27 Britain in the Iron Age Part Two: Archaeology

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29 Tribal groupings When the Romans invaded Britain in 43AD they found a country divided into a number of tribal groupings. Some of them they adopted as the basis of their own administrative systems. Many of the tribes to the south would have been socially cohesive, but in the north it is far more likely that the names recorded were those of powerful lineages to whom the scattered population owed some allegiance.

30 Tribal groupings http://www.roman-britain.org/tribes.htm

31 Tribal groupings The tribes of the south-east were minting distinctive coins by the middle of the first century BC (c50BC) which indicates some degree of socio-economic unity. But how far can ‘tribal groupingd’ be traced in the archaeological record? One way to approach the question is by considering the distribution patterns of distinctive pottery styles, assuming that pottery decoration reflects ethnic division (ethnos= a tribe, a people).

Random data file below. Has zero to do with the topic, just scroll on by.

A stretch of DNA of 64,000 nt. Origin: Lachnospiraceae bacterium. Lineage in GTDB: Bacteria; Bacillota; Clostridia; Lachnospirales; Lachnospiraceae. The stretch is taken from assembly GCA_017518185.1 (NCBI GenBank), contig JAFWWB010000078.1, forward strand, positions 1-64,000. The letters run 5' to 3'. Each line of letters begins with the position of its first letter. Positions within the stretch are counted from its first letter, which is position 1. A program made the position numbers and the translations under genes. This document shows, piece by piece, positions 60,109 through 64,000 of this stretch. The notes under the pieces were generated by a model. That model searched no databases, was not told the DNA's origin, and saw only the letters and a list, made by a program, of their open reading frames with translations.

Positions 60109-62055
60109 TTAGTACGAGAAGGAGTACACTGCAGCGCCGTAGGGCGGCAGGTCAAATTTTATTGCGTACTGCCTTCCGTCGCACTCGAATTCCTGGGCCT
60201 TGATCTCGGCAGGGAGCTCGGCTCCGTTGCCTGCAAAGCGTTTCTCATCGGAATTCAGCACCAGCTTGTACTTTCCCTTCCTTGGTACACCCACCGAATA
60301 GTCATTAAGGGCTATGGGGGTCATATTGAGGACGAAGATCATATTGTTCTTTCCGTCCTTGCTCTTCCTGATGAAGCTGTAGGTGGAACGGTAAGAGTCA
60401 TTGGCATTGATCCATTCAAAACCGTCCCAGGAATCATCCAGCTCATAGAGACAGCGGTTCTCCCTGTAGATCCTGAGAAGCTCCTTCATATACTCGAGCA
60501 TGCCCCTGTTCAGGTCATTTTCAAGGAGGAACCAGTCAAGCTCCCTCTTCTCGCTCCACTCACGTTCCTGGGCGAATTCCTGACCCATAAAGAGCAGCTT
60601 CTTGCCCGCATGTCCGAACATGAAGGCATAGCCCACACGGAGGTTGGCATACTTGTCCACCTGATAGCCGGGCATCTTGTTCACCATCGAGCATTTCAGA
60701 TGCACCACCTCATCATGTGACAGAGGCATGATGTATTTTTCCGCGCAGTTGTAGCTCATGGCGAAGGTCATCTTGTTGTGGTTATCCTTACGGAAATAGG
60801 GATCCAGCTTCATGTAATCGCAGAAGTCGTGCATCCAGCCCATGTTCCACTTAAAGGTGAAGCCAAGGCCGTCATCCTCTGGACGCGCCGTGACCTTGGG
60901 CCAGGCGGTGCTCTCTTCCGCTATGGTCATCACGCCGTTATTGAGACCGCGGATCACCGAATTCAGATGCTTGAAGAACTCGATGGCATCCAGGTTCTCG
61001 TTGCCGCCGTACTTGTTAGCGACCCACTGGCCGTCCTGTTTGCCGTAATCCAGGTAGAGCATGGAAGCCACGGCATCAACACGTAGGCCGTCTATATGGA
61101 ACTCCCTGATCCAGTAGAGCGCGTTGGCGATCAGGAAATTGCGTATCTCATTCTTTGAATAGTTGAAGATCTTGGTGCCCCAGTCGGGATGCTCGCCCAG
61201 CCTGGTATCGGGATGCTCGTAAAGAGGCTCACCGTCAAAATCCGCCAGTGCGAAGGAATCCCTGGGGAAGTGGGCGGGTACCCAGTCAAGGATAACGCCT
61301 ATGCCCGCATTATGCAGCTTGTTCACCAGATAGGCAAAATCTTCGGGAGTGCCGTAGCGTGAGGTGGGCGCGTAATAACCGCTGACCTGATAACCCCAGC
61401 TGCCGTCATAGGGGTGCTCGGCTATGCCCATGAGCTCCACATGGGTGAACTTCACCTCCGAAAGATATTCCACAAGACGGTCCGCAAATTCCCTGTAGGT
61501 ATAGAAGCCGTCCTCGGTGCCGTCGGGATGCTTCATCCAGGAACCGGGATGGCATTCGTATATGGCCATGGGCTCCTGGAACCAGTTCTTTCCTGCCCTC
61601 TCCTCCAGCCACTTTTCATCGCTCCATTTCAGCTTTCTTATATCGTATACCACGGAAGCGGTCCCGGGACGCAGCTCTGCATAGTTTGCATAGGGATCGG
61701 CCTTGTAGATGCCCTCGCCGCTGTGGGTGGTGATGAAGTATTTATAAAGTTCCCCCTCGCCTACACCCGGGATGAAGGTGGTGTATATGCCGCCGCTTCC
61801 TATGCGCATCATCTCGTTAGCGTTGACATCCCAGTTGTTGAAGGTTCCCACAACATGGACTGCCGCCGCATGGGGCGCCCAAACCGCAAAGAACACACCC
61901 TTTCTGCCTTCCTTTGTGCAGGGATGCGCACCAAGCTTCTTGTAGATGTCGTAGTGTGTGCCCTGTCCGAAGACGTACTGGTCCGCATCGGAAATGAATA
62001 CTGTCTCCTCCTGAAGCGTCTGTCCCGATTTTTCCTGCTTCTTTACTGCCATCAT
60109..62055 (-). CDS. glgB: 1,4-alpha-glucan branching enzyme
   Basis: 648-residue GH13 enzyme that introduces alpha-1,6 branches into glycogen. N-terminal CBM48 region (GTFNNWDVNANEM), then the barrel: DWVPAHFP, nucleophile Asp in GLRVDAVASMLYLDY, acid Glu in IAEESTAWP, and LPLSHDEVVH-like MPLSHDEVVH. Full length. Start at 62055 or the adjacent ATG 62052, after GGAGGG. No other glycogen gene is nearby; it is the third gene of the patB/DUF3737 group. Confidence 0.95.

32 Tribal groupings It can be suggested that some of the zones favouring particular styles of pottery decoration, which are distinguishable as early as the 6th-5th century BC retained a separate identity throughout the Iron Age, emerging later in the Roman invasion period as larger tribal units.

33 Tribal groupings The region where the pottery styles are clearest –central southern Britain-is the very area where settlement pattern evidence suggests the development of a complex social system based on territorial units dominated by developed hillforts. (Atrebates, Catuvellauni, Dobunni, Coritani).

34 Tribal groupings The sheer density of population in that area led to the creation of a regional coherence early in the Iron Age, and eventually to the emergence of distinct tribes or confederations. (The White Horse of Uffington, Berkshire). Another area of such cohesion was in the Yorkshire Wolds that gave the so-called Arras Culture, dominated by the Parisi tribe. From 5th century BC.